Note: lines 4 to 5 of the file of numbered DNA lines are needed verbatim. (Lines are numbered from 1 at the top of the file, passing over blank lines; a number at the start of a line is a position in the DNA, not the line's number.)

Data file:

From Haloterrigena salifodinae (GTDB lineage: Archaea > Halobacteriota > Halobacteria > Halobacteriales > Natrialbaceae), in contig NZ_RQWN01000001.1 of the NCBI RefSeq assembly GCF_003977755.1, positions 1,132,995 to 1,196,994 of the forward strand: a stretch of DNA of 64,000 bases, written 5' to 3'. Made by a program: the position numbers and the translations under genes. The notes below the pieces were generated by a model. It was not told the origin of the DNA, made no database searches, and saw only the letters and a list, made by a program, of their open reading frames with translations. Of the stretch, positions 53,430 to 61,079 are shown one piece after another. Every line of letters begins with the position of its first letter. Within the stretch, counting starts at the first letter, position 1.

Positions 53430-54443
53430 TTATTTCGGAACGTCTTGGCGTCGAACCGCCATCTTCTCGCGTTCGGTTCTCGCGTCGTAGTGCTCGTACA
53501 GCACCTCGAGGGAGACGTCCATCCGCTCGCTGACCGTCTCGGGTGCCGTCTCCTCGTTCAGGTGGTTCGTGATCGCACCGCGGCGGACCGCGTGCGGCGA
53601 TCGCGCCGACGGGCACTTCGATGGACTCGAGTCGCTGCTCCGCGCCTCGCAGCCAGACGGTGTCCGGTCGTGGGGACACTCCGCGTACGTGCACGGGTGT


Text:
53501 GCACCTCGAGGGAGACGTCCATCCGCTCGCTGACCGTCTCGGGTGCCGTCTCCTCGTTCAGGTGGTTCGTGATCGCACCGCGGCGGACCGCGTGCGGCGA
53601 TCGCGCCGACGGGCACTTCGATGGACTCGAGTCGCTGCTCCGCGCCTCGCAGCCAGACGGTGTCCGGTCGTGGGGACACTCCGCGTACGTGCACGGGTGT